As I uploaded and organized the photos of our last trip to Austria, I traced old ones that I didn’t post….well, not properly at least. As I remember this place and the time spent there so fondly, I decided to give it a second and detailed chance…
Hohenwerfen Castle (in German Burg Hohenwerfen) stands high above the Austrian town of Werfen in the Salzach valley, approximately 25 miles south of Salzburg. The castle is surrounded by the Berchtesgaden Alps and the adjacent Tennengebirge mountain range. The fortification is a “sister” of Hohensalzburg Castle in Salzburg, both dated from the 11th century. Hohenwerfen Castle is situated at an height of 623 meters.
After passing the first gate you go up to the second door with a shutter as a second defense. On the right there’s the Waller Tower, from here a dark staircase, the sheltered passage leading to the fort. Further on is the tower Salzach, the powder magazine. Past the towers of Straw and Mary you can enter the third defense and then in the fortress. Immediately you see the arsenal and then, up the “ladder of wine” leading to the inner courtyard.
The former fortification was built between 1075 and 1078 during the Imperial Investiture Controversy by the order of Archbishop Gebhard of Salzburg as a strategic bulwark atop a 155 m (509 ft) high rock. Gebhard, an ally of Pope Gregory VII and the anti-king Rudolf of Rheinfelden, had three major castles extended to secure the Salzburg archbishopric against the forces of King Henry IV: Hohenwerfen, Hohensalzburg and Petersberg Castle at Friesach in Carinthia. Nevertheless, Gebhard was expelled in 1077 and could not return to Salzburg until 1086, only to die at Hohenwerfen two years later.
In the following centuries Hohenwerfen served Salzburg’s rulers, the prince-archbishops, not only as a military base but also as a residence and hunting retreat. The fortress was extended in the 12th century and to a lesser extent again in the 16th century during the German Peasants’ War, when in 1525 and 1526 riotous farmers and miners from the south of Salzburg moved towards the city, laying fire and severely damaging the castle. Alternatively it was used as a state prison and therefore had a somewhat sinister reputation. Its prison walls have witnessed the tragic fate of many ‘criminals’ who spent their days there – maybe their last – under inhumane conditions, and, periodically, various highly ranked noblemen have also been imprisoned there including rulers such as Archbishop Adalbert III, arrested by his own ministeriales in 1198, Count Albert of Friesach (in 1253), the Styrian governor Siegmund von Dietrichstein, captured by insurgent peasants in 1525, and Prince-Archbishop Wolf Dietrich Raitenau, who died here in 1617 after six years of imprisonment.
In 1931 the fortress, since 1898 owned by Archduke Eugen of Austria was again damaged by a fire and, though largely restored, finally had to be sold to the Salzburg Reichsgau administration in 1938. After World War II it was used as a training camp by the Austrian Gendarmerie (rural police) until 1987.
The chapel of Hohenwerfen is among the oldest parts of the building and includes remains in Romanesque style. Originally, the chapel was standing on its own, but in 1565 the “Kapellenbastei” was added as an antechapel. The altar was built by Konrad Schwarz in 1650. In the centre of the altar, you will find the statue “Mary with child” from around 1480. The altar is framed by statues of a bishop, St. Catherine and St. Sigismund. The side altars were made between 1550 and 1560.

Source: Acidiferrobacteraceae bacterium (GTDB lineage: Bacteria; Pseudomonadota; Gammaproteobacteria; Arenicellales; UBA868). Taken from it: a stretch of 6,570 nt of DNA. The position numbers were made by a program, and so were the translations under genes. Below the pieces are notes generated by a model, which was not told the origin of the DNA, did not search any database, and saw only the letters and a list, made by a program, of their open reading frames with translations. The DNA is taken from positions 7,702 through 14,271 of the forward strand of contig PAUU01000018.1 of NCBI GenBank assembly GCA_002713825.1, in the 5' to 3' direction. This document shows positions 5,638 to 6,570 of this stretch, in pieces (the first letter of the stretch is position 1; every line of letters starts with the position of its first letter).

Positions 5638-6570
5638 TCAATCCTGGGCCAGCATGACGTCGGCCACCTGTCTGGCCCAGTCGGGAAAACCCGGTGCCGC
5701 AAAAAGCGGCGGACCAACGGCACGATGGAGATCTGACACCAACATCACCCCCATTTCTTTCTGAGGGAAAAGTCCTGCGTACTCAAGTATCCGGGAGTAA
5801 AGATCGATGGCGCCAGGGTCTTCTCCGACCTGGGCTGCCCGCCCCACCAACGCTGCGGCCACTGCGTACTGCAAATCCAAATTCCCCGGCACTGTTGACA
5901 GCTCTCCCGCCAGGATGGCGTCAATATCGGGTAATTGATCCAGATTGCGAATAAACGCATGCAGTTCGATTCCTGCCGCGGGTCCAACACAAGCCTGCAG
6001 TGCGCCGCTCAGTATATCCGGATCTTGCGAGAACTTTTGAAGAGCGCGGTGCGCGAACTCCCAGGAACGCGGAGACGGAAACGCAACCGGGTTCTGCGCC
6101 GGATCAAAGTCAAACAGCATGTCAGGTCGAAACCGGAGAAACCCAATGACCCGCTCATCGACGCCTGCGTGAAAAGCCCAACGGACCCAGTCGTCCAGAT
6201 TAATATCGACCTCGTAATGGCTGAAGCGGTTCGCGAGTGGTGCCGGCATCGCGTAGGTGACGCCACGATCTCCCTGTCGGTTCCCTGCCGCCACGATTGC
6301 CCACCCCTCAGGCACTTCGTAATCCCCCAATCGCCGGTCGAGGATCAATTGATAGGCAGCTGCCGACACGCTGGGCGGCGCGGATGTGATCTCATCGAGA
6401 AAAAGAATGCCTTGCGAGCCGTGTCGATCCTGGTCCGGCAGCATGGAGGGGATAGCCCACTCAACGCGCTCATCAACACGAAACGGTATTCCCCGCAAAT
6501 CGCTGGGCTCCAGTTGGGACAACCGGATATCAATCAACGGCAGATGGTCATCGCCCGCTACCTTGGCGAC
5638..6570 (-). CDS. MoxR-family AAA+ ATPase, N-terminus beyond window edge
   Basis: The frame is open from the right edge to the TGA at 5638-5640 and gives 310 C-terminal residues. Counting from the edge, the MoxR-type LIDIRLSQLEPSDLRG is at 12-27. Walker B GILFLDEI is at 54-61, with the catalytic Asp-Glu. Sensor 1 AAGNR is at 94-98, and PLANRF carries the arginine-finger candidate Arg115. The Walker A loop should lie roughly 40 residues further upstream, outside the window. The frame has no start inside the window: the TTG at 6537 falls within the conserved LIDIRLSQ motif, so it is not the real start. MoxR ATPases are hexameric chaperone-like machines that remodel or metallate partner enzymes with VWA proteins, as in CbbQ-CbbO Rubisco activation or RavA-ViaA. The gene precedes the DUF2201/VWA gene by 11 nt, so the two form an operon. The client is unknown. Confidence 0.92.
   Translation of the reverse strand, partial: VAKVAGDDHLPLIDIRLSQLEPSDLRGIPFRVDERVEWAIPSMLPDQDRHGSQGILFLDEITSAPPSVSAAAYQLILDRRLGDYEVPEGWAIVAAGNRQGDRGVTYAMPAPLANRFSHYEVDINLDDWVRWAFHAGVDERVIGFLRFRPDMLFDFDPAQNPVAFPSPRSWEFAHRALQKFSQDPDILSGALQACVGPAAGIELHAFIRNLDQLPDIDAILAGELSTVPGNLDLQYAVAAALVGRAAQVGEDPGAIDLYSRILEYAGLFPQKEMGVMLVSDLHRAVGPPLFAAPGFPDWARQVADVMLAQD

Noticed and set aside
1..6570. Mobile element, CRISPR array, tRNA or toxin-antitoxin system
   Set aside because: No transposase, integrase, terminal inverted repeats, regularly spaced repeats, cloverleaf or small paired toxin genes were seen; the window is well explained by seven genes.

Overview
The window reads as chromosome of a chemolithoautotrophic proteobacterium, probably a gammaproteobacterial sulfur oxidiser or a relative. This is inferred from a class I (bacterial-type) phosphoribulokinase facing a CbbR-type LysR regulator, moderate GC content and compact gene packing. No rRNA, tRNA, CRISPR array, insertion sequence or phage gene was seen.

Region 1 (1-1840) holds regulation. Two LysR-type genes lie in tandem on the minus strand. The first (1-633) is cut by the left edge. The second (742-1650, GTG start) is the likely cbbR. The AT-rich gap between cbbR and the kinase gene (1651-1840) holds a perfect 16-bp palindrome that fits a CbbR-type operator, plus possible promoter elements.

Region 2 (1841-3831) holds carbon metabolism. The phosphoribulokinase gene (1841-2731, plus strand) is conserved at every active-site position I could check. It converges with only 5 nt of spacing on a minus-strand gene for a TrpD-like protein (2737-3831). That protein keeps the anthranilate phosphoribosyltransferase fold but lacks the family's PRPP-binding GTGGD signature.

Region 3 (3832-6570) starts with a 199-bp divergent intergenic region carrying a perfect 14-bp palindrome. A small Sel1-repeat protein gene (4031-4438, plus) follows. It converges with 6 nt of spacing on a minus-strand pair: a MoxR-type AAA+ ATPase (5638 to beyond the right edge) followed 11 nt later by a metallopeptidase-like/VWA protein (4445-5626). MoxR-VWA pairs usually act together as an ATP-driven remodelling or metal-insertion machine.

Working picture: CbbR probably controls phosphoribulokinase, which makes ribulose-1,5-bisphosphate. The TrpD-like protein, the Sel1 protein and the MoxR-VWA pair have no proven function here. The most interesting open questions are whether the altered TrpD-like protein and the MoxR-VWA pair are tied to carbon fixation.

The interior of the fortress (the “working” and defensive parts) are well preserved, giving a vivid impression of what living there looked like…
From the upper floors you have a stunning view of the fortress and the surrounding….not bad I have to say!
The master rooms are renovated but they’ve been very careful as to use local materials and to follow the old documents stating how the interiors were at the time of the fortress major splendor…
Today, Hohenwerfen is mostly known for its hunting displays of bird of prey. Hunting with birds was a noble passion for centuries since the early Middle Ages. Today, this tradition is preserved in places like Hohenwerfen. The display shows with freely flying birds like eagles, falcons and hawks are held daily between May and October.
Falconry is the hunting of wild quarry in its natural state and habitat by means of a trained bird of prey. There are two traditional terms used to describe a person involved in falconry: a falconer flies a falcon; an austringer (German origin) flies a hawk or an eagle. In modern falconry the red-tailed hawk and the Harris’s hawk are often used. In early English falconry literature, the word “falcon” referred to a female falcon only, while the word “hawk” or “hawke” referred to a female hawk. A male hawk or falcon was referred to as a “tiercel” (sometimes spelled “tercel”) as it was roughly one third less than the female in size. Many contemporary practitioners still use these words in their original meaning. The practice of hunting with a conditioned falconry bird is also called “hawking” or “gamehawking”.
For cinema’s lovers the fortress is also a well known movies location…Hohenwerfen served as the main backdrop for the song “Do-Re-Mi” in The Sound of Music, and used as the castle ‘Schloss Adler’ in the 1968 film Where Eagles Dare, although the cable car scenes were filmed using the Feuerkogel-Drahtseilbahn in Ebensee as Hohenwerfen Castle has no cable car. Exterior shots of the castle were used as a French hotel in the movie Just Married, and also in the TV mini series The 10th Kingdom (it represented the Snow White Memorial Prison)